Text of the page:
For the New Hampshire 2018-2019 budget to meet our obligations, survive the business tax cuts and prevent steep property tax increases our economy needs to grow at a whopping 7% per year for the next 10 years.
The consensus among economists is that we’ll see a 1.5 to 2.0% growth rate per year for the next two years. Last year after the first small cut our business tax revenue dropped by $2 million even as the economy grew.
The tax cuts will force future legislatures to make deeper spending cuts that will weaken service to citizens and businesses alike, and force municipalities, school districts and counties to cover the gaps.
The lost revenue created by the business tax cuts will result in continued downshifting of the state responsibilities to local taxpayers. While there is road improvement money for communities this year, this is one-time money only and is not expected to continue which means increased pressure on property tax payers.
Business taxes are NH’s largest source of revenue, and we should be very concerned about the cuts that are proposed in this budget. In its report to the House Ways and Means Committee the NH Department of Revenue Administration (DRA) said that 3%of the business entities that file tax returns pay about 70% of the business tax revenues received by the state each year and that over 50% of the business tax revenues each year are paid by multinational corporations. Seventy-seven percent of the business profits revenues are paid by 800 business entities and 31% of the revenues paid by just 45 companies.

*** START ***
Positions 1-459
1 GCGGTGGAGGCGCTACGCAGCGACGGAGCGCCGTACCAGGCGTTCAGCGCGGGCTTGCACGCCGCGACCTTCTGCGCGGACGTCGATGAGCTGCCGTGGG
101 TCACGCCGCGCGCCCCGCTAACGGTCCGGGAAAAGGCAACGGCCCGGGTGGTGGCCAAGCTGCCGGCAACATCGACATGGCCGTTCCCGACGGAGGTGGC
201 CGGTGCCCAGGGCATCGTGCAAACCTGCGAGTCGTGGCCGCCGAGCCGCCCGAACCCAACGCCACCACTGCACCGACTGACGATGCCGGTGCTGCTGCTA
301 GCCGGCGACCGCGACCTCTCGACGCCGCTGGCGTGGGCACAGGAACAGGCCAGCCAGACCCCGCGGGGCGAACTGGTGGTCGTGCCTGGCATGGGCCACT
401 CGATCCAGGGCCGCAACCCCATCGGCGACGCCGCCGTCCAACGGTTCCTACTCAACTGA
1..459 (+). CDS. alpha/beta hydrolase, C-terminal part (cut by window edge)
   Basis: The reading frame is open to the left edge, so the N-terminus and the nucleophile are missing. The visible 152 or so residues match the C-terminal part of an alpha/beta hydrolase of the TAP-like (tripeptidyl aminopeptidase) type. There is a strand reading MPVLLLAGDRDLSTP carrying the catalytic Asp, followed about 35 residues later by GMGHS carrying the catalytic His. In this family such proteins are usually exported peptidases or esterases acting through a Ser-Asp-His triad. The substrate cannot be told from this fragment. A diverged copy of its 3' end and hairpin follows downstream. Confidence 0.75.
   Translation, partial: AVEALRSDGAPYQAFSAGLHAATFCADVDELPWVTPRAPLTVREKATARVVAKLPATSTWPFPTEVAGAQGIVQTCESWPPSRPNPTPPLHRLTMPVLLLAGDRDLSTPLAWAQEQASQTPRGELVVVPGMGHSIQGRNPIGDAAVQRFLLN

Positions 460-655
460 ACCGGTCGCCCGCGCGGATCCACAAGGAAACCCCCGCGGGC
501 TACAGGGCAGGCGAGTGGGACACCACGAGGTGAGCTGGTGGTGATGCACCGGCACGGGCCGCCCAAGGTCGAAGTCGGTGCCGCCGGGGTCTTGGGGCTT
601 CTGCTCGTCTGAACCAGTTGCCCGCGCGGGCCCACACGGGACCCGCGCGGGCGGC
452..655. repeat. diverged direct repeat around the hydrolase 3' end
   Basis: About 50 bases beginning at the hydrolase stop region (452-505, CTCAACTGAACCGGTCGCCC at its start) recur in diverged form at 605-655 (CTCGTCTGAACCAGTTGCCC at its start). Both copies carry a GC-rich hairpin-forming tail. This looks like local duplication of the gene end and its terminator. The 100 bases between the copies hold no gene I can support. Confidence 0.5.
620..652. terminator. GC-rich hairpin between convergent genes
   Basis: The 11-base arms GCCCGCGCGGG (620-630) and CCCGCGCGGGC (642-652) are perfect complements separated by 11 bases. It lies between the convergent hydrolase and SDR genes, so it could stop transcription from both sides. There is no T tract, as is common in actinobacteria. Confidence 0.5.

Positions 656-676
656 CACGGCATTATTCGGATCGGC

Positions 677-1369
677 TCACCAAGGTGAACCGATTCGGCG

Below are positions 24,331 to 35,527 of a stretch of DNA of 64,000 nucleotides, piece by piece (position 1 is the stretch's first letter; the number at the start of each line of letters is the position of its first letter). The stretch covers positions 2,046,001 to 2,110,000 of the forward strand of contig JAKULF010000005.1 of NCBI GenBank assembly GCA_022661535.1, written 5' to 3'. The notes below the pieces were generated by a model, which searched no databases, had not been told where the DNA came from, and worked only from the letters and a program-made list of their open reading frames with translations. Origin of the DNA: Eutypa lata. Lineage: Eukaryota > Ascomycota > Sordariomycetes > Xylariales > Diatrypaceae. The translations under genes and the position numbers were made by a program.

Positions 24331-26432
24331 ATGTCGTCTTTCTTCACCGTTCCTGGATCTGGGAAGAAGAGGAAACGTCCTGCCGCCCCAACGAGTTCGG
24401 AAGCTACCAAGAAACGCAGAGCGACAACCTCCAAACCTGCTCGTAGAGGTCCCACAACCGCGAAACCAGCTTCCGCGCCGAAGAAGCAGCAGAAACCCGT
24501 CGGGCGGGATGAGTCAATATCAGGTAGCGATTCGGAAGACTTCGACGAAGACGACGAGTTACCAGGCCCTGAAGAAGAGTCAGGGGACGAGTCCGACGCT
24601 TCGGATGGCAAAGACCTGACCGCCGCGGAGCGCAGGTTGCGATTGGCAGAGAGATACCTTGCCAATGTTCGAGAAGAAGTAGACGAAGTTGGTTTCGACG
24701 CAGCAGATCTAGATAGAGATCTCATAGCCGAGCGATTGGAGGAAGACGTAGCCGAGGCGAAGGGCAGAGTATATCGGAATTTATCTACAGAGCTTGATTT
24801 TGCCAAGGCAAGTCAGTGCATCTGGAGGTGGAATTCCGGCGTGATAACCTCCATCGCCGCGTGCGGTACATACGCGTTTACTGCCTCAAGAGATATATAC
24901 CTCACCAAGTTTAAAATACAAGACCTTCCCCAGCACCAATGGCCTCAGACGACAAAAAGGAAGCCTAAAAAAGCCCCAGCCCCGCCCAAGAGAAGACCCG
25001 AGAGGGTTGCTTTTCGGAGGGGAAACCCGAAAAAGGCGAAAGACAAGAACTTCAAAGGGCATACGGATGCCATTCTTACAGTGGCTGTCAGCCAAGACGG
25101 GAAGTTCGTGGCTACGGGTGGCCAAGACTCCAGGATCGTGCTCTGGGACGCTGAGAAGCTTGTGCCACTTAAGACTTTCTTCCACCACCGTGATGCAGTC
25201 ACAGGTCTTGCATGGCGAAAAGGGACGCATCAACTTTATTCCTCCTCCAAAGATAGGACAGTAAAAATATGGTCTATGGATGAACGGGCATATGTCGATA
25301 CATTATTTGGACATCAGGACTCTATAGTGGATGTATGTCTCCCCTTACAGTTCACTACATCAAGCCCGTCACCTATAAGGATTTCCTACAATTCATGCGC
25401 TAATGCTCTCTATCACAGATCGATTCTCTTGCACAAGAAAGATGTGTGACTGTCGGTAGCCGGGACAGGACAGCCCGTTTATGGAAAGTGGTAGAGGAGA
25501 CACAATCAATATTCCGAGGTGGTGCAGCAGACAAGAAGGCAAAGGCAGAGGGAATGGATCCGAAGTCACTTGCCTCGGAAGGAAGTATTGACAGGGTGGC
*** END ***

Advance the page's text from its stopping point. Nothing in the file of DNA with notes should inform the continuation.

Of the businesses that are either “active” or in “good standing” 70% pay no business taxes at all.
Combining the proposed tax cuts with a Federal Reserve predicted economic growth rate of 2.1% and an estimated 2% inflation rate, NH could experience an annual loss of $101 million by the year 2022.
NH already ranks 7th lowest in the nation for total business tax assessment and companies doing business in NH have continually said that job training programs and expanding the work force are the most effective way to grow current and new businesses here. While business has stated that a quality work force is a higher priority than changing the tax code, this year the legislature eliminated a federally funded jobs training program that employers would prefer.
A loss of revenue, elimination of federal funds for jobs training programs, one-time support to local communities and flat funding of higher education are the real headlines out of this budget. This means future state spending cuts and increase in local property taxes.
We’ve been through this before. When state spending was slashed in the Bill O’Brien led legislature in 2011 property taxes rose throughout NH because, among other things, the state decided it wouldn’t support pension funds for local police and teachers, so local property tax payers picked up the difference.
None of this may come to pass if we realize an unheard of 7% annual economic growth rate. On paper, the budget is balanced through 2019, but I don’t believe it’s fiscally sound. Here’s hoping that NH’s economy grows at such a staggering rate that we don’t have to worry about future revenue losses and putting property owners on the hook for the difference.